Well, with his most formidable competition having bailed on the whole business, and with enough money to buy air-conditioned trailers and a couple of corn dogs each for all those good Iowa Methodists who might otherwise think he worships the head of a goat, Mitt Romney looks as though he might carry the day at the quadrennial Votes-For-Sale Auction this weekend. Good thing, too, because it has been a tough week for the onetime Only Governor We Had Here -- pace Molly Ivins -- in the Commonwealth, God save it. He has spent the last month pretty much acting like a clown amid the cornfields. Blowing up at a Christian radio host. Forgetting how many counties he once governed. Pointing out that his five strapping spalpeens have been serving their country dodging IEDs -- Improvised Excremental Devices -- in every farmer's field from Sioux City to the riverboat fleshpots of Davenport. (Some men are born great, some have dungboots thrust upon them, I guess.) And, as always, reneging on every public position he held in his life prior to embarking on his presidential campaign. I mean, while he was in France, he was tormented by his desire to be in Vietnam? He became "pro-life" when confronted with an attempt to institute cloning here in the Commonwealth, god save it? (We don't need cloning. We have the Kennedys, after all.) Does he honestly think anyone believes this horse hockey? I repeat my standing offer -- I will bet all the money in my pocket against all the money in his that he can't find one person outside of his family to whom he confided these two dark nights of the soul. Mitt Romney is approximately as introspective and afflicted with self-doubt as those terra cotta soldiers they used to bury with the Chinese emperors. And most of them were better public speakers.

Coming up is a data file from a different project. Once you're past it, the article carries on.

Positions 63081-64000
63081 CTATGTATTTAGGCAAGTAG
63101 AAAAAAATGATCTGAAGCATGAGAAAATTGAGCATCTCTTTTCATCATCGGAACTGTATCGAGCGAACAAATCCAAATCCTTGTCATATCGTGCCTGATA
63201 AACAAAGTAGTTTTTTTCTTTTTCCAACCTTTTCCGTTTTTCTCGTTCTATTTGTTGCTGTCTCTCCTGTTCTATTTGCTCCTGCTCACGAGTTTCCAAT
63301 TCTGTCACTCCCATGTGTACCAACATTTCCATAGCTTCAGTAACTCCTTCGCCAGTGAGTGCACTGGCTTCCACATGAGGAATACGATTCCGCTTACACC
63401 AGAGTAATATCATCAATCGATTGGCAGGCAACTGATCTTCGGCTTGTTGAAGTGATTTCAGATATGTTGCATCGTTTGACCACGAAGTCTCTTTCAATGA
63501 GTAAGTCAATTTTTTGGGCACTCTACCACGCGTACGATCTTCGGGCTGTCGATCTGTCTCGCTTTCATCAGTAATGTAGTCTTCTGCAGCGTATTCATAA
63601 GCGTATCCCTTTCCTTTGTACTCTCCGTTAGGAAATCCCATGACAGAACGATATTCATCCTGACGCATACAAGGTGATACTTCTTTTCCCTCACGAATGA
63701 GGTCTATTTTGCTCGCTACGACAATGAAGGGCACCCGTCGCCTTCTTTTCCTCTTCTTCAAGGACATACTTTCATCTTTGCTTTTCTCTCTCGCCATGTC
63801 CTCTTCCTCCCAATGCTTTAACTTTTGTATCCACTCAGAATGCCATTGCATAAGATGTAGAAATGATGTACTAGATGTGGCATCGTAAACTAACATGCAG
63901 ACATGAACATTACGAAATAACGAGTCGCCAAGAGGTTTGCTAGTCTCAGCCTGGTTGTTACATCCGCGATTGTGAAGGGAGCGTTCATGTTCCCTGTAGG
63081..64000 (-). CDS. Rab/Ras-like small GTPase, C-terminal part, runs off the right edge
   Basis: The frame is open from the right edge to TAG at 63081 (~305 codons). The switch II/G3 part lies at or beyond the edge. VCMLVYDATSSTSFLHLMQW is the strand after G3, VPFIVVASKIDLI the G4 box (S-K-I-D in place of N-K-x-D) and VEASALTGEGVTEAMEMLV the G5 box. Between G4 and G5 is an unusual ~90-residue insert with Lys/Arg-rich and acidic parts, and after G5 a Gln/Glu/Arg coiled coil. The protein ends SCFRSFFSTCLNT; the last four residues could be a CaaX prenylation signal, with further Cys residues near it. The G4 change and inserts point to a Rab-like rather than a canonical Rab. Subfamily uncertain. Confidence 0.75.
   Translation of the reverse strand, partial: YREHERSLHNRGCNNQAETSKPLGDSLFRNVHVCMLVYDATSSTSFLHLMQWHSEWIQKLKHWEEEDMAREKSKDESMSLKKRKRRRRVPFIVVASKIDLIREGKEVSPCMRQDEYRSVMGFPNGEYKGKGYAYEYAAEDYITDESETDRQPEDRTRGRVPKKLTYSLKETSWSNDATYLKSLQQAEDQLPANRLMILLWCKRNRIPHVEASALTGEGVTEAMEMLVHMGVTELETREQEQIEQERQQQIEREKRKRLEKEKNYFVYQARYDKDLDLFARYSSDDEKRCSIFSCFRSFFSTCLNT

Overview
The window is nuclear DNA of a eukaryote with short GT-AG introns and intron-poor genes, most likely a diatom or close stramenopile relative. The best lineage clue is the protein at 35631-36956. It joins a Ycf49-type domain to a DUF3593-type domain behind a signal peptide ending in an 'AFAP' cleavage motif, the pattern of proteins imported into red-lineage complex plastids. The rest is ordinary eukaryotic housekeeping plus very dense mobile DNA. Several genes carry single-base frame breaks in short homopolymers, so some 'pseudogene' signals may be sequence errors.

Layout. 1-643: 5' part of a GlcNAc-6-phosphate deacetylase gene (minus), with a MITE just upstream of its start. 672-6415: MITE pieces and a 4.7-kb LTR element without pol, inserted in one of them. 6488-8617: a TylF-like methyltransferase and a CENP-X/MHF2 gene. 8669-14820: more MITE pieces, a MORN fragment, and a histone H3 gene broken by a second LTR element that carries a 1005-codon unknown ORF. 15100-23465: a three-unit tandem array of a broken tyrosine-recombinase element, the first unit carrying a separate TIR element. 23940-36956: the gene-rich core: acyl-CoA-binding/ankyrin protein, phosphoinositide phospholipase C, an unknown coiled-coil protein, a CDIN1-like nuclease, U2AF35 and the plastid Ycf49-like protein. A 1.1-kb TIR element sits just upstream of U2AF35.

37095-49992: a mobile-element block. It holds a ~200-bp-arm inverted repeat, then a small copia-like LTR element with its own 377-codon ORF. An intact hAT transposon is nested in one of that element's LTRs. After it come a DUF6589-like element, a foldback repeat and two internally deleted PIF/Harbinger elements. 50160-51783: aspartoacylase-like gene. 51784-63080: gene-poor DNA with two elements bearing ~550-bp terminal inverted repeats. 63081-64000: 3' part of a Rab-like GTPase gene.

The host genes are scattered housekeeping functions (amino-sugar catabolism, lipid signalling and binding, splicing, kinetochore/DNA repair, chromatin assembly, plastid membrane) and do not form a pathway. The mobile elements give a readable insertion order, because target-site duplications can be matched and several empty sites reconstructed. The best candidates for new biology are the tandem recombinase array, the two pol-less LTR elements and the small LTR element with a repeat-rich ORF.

In short, and I know that I'm taking a big chance in saying this, but Mitt Romney is without question the biggest and most obvious fake ever to attain public office, and that includes Jesse Ventura and Caligula's horse. The larger point is that, to win the nomination of the clown college that is the modern Republican Party, he almost has to be. Why this is the case, it would seem to me, is worth a few minutes on our television chat shows, which seem now endlessly devoted to the topic: The Democrats -- What In Hell Is Wrong With Them, Anyway? There's a really big fish in a really small barrel over here, kids.